Never leave your pet in the car, as the vehicle can act as a refrigerator keeping the cold air inside leading to hypothermia and even death. Many cats (and other small animals) will seek the warmth of a hot engine block. Always pound your car’s hood and beep the horn before starting your vehicle during cold weather.
SNOW AND ICE
Did you know that dogs will eat snow to induce vomiting similar to how they will eat grass in the summertime? Some pets will choose eat snow as a means of hydration over stale water sitting in their inside bowls. Excessive snow eating can also be a sign of kidney failure or other endocrine / hormonal diseases. Pay particular attention to this behavior as all types of dangerous chemicals can be found in the snow. One particular danger is auto antifreeze which can be spilled onto driveways, sidewalks and streets. Antifreeze is a lethal poison for dogs and cats. Be sure to thoroughly clean up any spills from your vehicle, and consider using products that contain propylene glycol rather than ethylene glycol.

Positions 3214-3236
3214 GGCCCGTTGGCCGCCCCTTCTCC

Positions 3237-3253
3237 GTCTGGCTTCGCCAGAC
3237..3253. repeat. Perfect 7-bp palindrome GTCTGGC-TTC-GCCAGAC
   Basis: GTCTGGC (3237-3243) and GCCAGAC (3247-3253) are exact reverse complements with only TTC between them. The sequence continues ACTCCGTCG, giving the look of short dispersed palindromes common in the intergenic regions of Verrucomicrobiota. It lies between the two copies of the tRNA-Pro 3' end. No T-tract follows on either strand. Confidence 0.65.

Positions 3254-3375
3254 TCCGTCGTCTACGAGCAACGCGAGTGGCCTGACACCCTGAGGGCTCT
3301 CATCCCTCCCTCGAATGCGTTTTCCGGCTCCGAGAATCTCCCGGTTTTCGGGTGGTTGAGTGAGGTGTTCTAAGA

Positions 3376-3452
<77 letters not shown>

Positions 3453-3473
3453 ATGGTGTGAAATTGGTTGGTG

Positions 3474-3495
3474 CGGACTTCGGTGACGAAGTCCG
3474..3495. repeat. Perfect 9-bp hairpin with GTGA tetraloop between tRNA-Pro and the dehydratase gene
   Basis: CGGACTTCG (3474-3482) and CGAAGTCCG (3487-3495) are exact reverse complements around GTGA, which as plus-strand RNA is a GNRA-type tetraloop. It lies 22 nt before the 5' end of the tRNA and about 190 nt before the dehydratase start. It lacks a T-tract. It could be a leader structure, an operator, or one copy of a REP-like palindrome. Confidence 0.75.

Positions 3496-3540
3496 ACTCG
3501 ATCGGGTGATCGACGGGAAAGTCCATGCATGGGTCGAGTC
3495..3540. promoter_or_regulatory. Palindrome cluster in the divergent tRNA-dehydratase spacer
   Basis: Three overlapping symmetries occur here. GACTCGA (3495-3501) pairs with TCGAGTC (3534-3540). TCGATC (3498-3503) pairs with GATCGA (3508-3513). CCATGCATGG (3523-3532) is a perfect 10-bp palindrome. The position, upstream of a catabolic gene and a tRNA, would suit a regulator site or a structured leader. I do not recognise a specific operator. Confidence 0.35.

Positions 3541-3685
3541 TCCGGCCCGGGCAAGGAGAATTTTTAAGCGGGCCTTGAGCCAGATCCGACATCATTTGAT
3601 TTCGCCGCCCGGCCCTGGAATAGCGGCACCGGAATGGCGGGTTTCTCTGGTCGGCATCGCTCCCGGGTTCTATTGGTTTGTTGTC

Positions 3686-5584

Always be hyper-vigilant looking for any signs of discoloration or things hidden in the snow. Road and sidewalk salt can wreak havoc on paws, leaving them raw, dried out, and painful. While you can’t change the type of salts used by your local municipality, you can purchase pet safe salt for use in your own immediate home environment. Safe Paw Ice Melter is not harmful to your pet or your property or the planet.
Winter grooming is essential for optimum pet health and paw care is a must. Brush their coat thoroughly to allow optimum insulation. If your pet has particularly furry feet trim the hairs between the pads. Clean any snowballs that may have formed on their coat, rinse or wipe your dog’s paws to remove any snow, ice, or salt as soon as they come inside.